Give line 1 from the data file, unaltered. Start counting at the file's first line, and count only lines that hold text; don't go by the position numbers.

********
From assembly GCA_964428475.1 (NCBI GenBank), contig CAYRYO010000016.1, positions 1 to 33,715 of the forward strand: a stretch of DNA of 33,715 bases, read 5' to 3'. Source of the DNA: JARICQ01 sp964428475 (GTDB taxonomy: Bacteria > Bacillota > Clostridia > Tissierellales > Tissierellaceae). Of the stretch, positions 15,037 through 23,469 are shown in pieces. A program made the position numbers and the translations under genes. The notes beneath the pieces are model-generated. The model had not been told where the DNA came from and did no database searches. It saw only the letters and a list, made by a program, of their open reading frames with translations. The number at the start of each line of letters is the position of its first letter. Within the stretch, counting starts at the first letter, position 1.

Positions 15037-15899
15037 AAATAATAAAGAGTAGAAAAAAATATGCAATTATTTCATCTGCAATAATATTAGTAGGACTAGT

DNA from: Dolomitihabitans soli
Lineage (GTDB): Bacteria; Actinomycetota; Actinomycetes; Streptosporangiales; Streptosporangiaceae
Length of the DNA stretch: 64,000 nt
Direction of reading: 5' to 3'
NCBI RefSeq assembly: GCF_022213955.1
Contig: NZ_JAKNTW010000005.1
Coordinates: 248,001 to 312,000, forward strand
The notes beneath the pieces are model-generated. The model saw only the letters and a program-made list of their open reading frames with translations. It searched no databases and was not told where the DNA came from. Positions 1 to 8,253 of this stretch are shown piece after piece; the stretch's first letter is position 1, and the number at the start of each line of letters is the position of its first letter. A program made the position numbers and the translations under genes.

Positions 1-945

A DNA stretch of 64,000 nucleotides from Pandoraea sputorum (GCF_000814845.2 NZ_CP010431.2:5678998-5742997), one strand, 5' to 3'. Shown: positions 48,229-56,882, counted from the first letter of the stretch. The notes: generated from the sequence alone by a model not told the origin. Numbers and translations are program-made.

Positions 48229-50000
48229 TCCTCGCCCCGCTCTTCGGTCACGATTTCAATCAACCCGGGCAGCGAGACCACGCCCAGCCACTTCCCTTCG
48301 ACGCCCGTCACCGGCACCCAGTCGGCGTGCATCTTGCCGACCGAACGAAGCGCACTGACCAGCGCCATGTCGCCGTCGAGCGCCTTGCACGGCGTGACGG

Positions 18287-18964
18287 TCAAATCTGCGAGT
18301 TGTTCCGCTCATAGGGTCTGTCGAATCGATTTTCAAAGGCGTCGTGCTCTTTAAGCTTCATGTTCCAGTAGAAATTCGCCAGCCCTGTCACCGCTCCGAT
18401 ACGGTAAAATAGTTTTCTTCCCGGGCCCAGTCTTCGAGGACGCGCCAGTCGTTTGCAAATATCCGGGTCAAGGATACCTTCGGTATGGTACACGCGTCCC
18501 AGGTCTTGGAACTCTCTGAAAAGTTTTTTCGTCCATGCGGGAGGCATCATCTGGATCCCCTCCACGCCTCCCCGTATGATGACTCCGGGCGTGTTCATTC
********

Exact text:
From assembly GCA_964428475.1 (NCBI GenBank), contig CAYRYO010000016.1, positions 1 to 33,715 of the forward strand: a stretch of DNA of 33,715 bases, read 5' to 3'. Source of the DNA: JARICQ01 sp964428475 (GTDB taxonomy: Bacteria > Bacillota > Clostridia > Tissierellales > Tissierellaceae). Of the stretch, positions 15,037 through 23,469 are shown in pieces. A program made the position numbers and the translations under genes. The notes beneath the pieces are model-generated. The model had not been told where the DNA came from and did no database searches. It saw only the letters and a list, made by a program, of their open reading frames with translations. The number at the start of each line of letters is the position of its first letter. Within the stretch, counting starts at the first letter, position 1.